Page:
Many of the responses to the Consultation pointed out that proper, objective, evidence-based and reasoned regulation cannot be conducted in this knowledge vacuum. How do we know that new measures are needed without any understanding of how effective, say, the updated July 2019 customer interaction guidance has been? Or the tightened VIP regulations? Or the ban on credit cards and reverse-withdrawals? Or the Commission’s vigorous programme of enforcement actions and financial sanctions? Or the Commission’s COVID guidance? A need for new regulatory burdens can surely only be identified when one is confident that those currently in place are inadequate. The Commission seems quite relaxed about continuing to make regulations in the absence of this crucial evidence.

That said, there is something of a shift in the Commission’s tone. This press release seems to be creating some width for manoeuvre on the part of the Commission. The three ‘key risks’ identified by the Commission are phrased in much more judicious terms than many of the Commission’s previous broad statements on the same subject.

The first ‘key risk’ is ‘significant losses in a very short time’, something which the Commission acknowledges is ‘relatively rare’. Existing systems are set up to flag heavy losses over short periods of time and keeping a better track of this is hardly the end of the world: many operators already have triggers, thresholds and glass ceilings in place. It remains regrettably true, however, that failings continue to occur and it remains incumbent on operators to test their systems to address speed of spend as well as the amount. But again, it is crucial to understand these failings. Are they (as the writer suspects) deficiencies in the implementation of current regulations or are they practices which are not yet regulated but should be (thereby suggesting the need for additional regulation)? The joint ‘public statements’ issued by the Commission and its licensees after regulatory enforcement suggest that the problems that continue to occur represent shortcomings in the implementation of existing regulation. That suggests that improved systems and procedures are the answer, further building on the undeniable improvements in social responsibility compliance effected by the industry and the regulator over the last five years.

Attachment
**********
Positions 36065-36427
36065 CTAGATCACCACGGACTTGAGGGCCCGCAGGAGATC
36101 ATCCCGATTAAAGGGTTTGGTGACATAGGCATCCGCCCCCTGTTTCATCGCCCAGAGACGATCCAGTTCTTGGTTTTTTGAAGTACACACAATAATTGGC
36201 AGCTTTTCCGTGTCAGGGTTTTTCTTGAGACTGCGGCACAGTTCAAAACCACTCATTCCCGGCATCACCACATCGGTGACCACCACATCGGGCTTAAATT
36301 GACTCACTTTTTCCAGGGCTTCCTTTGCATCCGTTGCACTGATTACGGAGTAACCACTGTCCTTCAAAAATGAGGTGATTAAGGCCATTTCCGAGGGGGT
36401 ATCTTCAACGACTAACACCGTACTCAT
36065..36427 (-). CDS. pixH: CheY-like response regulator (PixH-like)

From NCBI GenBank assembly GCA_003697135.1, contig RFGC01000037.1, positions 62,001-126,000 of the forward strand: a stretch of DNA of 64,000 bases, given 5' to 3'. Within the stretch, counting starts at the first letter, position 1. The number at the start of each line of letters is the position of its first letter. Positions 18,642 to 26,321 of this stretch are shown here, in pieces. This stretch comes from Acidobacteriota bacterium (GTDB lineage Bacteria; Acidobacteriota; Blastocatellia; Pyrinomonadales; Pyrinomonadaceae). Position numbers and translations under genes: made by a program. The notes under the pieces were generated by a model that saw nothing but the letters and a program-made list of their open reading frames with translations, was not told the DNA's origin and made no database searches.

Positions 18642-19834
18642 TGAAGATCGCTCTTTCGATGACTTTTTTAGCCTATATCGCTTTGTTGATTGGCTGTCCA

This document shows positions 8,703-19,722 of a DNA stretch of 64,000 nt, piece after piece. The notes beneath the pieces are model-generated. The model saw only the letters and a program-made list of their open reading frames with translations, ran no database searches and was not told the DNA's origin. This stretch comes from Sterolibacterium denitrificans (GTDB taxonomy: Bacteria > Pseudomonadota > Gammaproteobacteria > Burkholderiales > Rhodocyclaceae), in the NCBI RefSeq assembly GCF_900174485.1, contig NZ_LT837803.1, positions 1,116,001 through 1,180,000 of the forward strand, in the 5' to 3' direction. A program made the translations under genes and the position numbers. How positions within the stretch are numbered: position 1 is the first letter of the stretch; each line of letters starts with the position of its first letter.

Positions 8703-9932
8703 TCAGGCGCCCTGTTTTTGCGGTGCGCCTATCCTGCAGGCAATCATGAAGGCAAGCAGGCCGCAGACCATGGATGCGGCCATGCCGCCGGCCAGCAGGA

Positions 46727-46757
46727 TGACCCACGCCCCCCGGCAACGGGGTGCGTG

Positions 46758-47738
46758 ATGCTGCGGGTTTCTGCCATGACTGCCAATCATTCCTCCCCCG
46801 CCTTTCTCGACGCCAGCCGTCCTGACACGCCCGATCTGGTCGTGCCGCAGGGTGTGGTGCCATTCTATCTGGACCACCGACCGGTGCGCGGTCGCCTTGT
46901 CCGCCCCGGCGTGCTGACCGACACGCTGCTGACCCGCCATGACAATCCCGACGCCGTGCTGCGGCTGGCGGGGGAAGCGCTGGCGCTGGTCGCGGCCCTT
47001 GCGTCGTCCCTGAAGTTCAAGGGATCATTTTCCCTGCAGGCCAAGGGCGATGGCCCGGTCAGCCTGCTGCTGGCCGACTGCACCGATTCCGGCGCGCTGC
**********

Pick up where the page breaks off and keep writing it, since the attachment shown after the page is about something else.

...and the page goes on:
The second ‘key risk’ is ‘significant losses over time’ which is a variation on the above. Again, this is something ‘experienced by a relatively small proportion of customers’.

The third risk is ‘financial vulnerability’ and it is in this wording that a more considered attitude on the part of the Commission seems to have taken root. In the first place, the wide concept of ‘vulnerability’ has been narrowed to ‘financial vulnerability’, something which returns official thinking to the actual understanding of the draftsmen of the 2005 Act, who had in mind persons at actual risk of addiction and harm. The second encouraging nuance in this section is the explicit link between ‘financial vulnerability’ and ‘likelihood of harm’, the point being that it is much easier for gambling businesses to identify proxies for harm manifest in players’ behaviour than it is to discover whether a person has, for example, difficulties with numeracy or literacy that does not manifest in those aspects of their behaviour detectable by an online gambling business.

The conclusion to all of this is that the Commission will, this summer, put forward proposals in two areas. Firstly, in relation to taking action where customers ‘are known to be in a vulnerable situation’. Secondly, in relation to ‘thresholds for operators to take action and guidance on what those actions should be’. How these two concepts will work out in practice remains to be seen. But there is at least some nuance in the Commission’s text that gives hope that the Commission may be rowing back somewhat from the de facto affordability ‘handbrake’ mandated in their 2018/19 ‘Enforcement Report’ and the Soviet idea that gambling companies must calculate everyone’s household budget and decide on their behalves how much each individual should be spending on “sinful” gambling from the start

The Commission refers to ‘broader public policy questions’ being the prerogative of the DCMS. The hope must be that mandatory low-level affordability enquiries whereby huge numbers of customers at no risk of harm would see their accounts suspended for no reason, has now been put into this basket. That would be entirely appropriate because any regulation along these lines risks such harm to both the consumer and industry that it should properly be the preserve of the legislature.